Then-Interior secretary Sally Jewell issued an order in January 2016 ending new coal leases on federal land until an environmental impact statement was completed which would look at coal’s impact on climate change and “the social cost of carbon.” Bishop has called for the Trump administration to revoke the moratorium on new leases and narrow the scope of the impact statement.

Last October, I wrote about the history of liberal opposition to hunting and how their use of federal agencies to pursue their agenda turned many hunters into conservatives. With the issue of federal land transfer, we see those old mistrusts coming back. While many hunters would like for federal land to stay in government hands, they also know this comes at a price. With some hard evidence to back up their fears, they believe that environmentalists would use that federal control to continue to chip away at hunting and fishing rights. A good example of this concern is the recently-defeated Initiative 177 which would have banned trapping on public lands in Montana. A similar bill, Amendment 14, was passed by Colorado in 1998.

In these situations, the traditional roles of conservative and liberal are turned on their heads. Typically liberal-leaning preservationists (Muir model) would like to see the land frozen in place. Conservative-leaning conservationists (Roosevelt model) want to see it used responsibly. Ultimately, the difference in approach between conservationists and preservationists is a battle that has been waged for over 100 hundred years and in all honesty, this type of governmental gridlock is probably good for the environment and for wildlife.

What makes this writer happy, at a time when I want very little to do with our party system, is seeing my fellow outdoorsmen and women looking past politics and joining together to fight for public lands. Hunters are finding common cause with mountain climbers. Fishermen seeking an alliance with snowboarders. Hikers, mountain bikers, trappers and the like are all putting their political leanings aside to stand up for their rights as public land owners.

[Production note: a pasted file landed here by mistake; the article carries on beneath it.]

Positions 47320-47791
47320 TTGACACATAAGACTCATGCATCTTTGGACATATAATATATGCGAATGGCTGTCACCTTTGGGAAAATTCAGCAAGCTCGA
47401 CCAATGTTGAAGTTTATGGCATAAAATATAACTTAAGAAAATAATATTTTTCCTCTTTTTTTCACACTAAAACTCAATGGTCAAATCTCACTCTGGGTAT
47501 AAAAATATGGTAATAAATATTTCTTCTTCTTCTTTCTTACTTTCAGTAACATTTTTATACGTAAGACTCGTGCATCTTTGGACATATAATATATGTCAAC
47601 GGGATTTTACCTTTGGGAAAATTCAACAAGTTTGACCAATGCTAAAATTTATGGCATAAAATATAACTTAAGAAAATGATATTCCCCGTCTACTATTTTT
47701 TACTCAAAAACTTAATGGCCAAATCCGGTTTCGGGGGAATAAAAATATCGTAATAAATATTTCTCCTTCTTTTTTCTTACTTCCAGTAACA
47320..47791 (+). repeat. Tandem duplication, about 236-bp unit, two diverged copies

Other writers have observed that this issue seems to heat up about once every 20 years, so it’s important that we not assume our fight is the worst ever (modern Americans are indeed prone to hyperbole). Still, this may be one case where raising a loud alarm might be just what we need to do, because quite literally, our heritage is at stake. When we’re talking about public lands, we’re talking about an idea so big that we put Teddy Roosevelt on a mountain as a way to give thanks. We ranked his tireless work in preserving our lands alongside the founding of our country and the ending of slavery. That says something important about just what we value as Americans, and what we should continue to value so that we can leave something great for our grandchildren.

Epilogue

The fight over federal lands has always been a Western-centric struggle. One need only look at a map of federal lands (below) to see why this is so. While the federal government owns around 25% of all land in the United States, it owns roughly 60% of the land in the West. Utah’s elected officials in Washington, Bishop, Chaffetz and Senator Orin Hatch, are pushing hard for changes to policy because of this very fact.

In the East, we spend a lot more time hunting on private property, although public land is still important. Huge national forests and also state lands are part of our heritage, but it’s just… different. The Teddy Roosevelt Conservation Partnership (TRCP) has recently issued a call for Eastern hunters to join the fight:

That’s why hunters in our region need to be concerned about Western states gaining control of public lands. This fight isn’t a Western issue, it’s an access issue, one that impacts millions of acres that belong to all of us.